[UNICEF] With the threat of war looming over Iraq, UNICEF is providing special therapeutic food for over 400,000 malnourished children across the country in an urgent effort to bolster their chances of survival in the event of a conflict.
Working closely with the Ministry of Health, UNICEF has trucked more than 1,000 metric tonnes of high-protein biscuits into Iraq in recent days. The biscuits, which the government is now delivering to health centres across the country, are part of an ongoing UNICEF campaign to reach Iraqi children with life-protecting nutrients and vaccines ahead of a possible conflict.
"We are still hoping for a peaceful resolution to this crisis," said UNICEF executive Director, Carol Bellamy. "But it's a fact that the children of Iraq are extremely vulnerable. Their health, their nutrition, their access to safe water - all of which are weak already - will be further jeopardized in a war. By acting to reach them now, we hope to save lives in the weeks and months ahead."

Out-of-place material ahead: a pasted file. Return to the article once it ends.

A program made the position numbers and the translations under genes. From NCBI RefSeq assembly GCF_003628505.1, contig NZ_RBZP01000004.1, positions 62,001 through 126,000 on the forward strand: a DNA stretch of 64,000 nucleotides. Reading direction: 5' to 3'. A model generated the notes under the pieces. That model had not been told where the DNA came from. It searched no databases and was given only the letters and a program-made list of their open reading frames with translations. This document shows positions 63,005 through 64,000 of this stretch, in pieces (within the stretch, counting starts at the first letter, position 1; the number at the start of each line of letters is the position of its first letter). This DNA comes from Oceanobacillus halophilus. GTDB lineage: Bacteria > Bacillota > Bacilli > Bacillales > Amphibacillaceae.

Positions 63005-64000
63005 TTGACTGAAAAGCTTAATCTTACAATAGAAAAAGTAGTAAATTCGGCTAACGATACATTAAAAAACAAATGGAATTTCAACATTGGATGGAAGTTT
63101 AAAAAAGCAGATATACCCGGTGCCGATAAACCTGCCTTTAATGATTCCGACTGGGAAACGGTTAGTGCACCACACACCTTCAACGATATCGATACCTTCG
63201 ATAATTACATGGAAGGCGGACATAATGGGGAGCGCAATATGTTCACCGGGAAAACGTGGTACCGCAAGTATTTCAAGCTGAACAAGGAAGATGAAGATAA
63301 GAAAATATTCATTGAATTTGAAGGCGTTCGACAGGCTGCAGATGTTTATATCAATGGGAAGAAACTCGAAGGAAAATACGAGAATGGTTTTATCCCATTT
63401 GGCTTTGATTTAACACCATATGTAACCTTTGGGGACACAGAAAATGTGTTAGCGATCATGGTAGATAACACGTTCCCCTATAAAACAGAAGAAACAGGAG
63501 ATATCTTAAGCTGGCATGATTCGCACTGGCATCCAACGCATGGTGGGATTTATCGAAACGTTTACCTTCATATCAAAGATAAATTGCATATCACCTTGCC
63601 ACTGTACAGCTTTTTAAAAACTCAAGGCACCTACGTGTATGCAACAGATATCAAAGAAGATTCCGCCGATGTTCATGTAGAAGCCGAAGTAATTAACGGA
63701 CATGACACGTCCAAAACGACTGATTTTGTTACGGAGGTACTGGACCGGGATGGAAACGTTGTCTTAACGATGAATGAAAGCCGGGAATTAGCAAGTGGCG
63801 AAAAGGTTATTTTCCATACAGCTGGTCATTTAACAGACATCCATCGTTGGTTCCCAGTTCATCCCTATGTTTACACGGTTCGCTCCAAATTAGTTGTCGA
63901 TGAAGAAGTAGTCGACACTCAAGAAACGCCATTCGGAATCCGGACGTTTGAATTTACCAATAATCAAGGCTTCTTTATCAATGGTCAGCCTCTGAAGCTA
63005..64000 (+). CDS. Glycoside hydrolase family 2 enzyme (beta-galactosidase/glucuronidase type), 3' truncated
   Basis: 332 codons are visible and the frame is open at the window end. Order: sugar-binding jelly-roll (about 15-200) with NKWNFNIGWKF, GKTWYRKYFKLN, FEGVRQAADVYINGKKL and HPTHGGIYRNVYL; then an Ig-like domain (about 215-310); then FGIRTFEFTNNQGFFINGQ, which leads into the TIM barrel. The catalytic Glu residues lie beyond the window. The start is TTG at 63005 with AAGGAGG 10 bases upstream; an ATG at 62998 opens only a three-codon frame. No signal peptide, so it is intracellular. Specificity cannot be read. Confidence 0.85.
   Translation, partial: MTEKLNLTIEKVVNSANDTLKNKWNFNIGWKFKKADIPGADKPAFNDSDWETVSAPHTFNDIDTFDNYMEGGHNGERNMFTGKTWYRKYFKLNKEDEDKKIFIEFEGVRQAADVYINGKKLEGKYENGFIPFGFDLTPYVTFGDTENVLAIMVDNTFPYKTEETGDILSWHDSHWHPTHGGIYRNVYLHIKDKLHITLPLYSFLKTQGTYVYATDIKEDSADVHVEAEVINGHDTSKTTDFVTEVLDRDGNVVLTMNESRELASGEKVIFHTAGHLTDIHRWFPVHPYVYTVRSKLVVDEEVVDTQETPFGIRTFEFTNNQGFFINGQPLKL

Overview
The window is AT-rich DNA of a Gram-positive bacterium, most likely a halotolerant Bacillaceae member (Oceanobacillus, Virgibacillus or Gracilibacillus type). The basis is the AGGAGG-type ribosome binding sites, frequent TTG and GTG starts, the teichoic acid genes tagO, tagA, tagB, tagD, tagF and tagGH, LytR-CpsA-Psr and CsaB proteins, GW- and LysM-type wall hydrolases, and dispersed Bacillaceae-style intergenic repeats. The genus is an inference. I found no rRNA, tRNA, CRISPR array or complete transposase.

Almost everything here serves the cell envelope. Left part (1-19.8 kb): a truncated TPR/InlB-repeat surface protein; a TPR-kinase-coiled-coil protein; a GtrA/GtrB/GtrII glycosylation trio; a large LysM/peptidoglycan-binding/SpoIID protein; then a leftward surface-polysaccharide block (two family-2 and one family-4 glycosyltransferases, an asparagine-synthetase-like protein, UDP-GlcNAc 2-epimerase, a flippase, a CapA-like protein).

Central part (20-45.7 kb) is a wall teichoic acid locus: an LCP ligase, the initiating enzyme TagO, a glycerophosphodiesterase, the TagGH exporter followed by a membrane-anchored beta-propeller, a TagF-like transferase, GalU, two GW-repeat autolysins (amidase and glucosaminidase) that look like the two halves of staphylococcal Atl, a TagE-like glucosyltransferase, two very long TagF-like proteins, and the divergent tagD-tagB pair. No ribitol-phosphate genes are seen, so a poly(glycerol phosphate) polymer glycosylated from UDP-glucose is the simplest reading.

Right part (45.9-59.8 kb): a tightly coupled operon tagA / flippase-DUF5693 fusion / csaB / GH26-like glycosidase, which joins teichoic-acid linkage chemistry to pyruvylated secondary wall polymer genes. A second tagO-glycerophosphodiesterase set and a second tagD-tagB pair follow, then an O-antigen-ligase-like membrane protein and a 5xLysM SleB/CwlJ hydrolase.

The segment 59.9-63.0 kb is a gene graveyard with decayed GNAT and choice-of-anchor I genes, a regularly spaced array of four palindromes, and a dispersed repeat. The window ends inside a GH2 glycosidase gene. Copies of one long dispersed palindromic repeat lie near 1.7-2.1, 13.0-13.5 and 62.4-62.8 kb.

UNICEF has also delivered 155 metric tonnes of therapeutic milk to feed children suffering from severe malnutrition - a major cause underlying death among children under five. A total of 10,000 severely malnourished children will benefit immediately from the therapeutic milk, which is now arriving in each of the 63 nutrition rehabilitation centres run by the Iraq Ministry of Health.
The UNICEF deliveries constitute the first shipments of high protein biscuits and therapeutic milk into the country in two years. The supplies are sufficient to last for a month. UNICEF has also shipped nutritional supplies to its warehouses in the countries surrounding Iraq to enable a rapid response should a surge in malnutrition occur.
Iraq has one of the highest rates of under-five mortality in the world, with more than one in eight children dying before they reach their fifth birthday. Although it has improved in recent years, malnutrition also remains high, affecting one in four Iraqi children under the age of five - almost 1 million youngsters in total.
Half of Iraq's 24.5 million people are children.